The ongoing Xiaomi/US saga is quickly escalating. If you haven’t been following it closely, basically one of the swan songs of Trump’s government was to designate Xiaomi as a “Communist Chinese military company”. A title that would qualify it to fall under the administration’s Executive Order from November that bars American securities and investment companies from putting capital in said companies.
What being on the list currently entails in more practical terms is that if the decision stands all American institutional investors in Xiaomi would be forced to withdraw holdings in the company by November. Some of the more notable US investors that would have to comply include Qualcomm Inc., BlackRock Inc., the Vanguard Group Inc. and State Street Corp.
Xiaomi Corp has now filed a lawsuit against the U.S. Defense and Treasury departments, challenging the blacklist with the U.S. district court of Columbia, while also naming Defense Secretary Lloyd Austin and Treasury Secretary Janet Yellen as defendants. Xiaomi representatives called the blacklisting “unconstitutional” and noted in the court filing that:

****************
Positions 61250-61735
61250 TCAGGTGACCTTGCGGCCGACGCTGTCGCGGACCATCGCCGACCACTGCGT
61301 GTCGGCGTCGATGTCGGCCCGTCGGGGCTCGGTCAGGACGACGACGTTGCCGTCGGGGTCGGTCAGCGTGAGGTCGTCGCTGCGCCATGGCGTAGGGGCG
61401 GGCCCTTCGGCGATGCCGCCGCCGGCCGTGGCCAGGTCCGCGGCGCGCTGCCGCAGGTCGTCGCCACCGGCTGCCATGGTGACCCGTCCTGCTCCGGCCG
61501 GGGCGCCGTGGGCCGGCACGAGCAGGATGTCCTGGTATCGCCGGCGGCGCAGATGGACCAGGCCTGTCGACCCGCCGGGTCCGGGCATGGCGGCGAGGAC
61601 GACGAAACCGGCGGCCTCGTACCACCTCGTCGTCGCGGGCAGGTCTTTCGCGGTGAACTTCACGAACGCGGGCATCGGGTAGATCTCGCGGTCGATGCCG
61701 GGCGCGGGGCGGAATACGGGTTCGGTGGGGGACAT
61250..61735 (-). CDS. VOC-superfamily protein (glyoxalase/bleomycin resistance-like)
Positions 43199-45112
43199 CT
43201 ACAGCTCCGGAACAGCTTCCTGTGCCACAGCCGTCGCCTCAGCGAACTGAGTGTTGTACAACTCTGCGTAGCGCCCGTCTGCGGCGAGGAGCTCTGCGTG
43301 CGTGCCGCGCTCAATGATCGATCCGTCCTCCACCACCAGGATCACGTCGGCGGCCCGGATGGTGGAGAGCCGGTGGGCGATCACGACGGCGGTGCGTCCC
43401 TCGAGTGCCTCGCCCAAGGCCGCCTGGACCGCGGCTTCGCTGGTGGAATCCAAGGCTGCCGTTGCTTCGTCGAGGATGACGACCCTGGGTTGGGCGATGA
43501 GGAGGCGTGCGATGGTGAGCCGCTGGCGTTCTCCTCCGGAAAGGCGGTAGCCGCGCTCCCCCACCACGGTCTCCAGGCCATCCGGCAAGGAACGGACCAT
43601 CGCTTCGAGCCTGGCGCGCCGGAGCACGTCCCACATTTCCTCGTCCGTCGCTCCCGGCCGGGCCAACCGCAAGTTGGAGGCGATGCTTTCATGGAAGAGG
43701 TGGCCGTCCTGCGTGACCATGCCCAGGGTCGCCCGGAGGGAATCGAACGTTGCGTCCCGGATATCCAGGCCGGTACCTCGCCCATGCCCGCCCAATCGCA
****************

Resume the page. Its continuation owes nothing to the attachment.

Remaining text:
Xiaomi faces imminent, severe, and irreparable harm if the Designation remains in place and the restrictions take effect…
Huawei Technologies Co. and most of its subsidiaries are also on the same blacklist, as well as Chinese chipmaking giant Semiconductor Manufacturing International Co. and drone maker SZ DJI Technology Co. Just to name a few.
With the new US Biden administration officially in place and actively plowing through various legislation left by their predecessors with an avalanche of Executive Orders, it is theoretically possible to see a relatively gentle resolution to this situation. However, for the time being, Xiaomi’s legal actions are a clear elevation of the continued economic and political tensions between the US, China and various enterprise entities.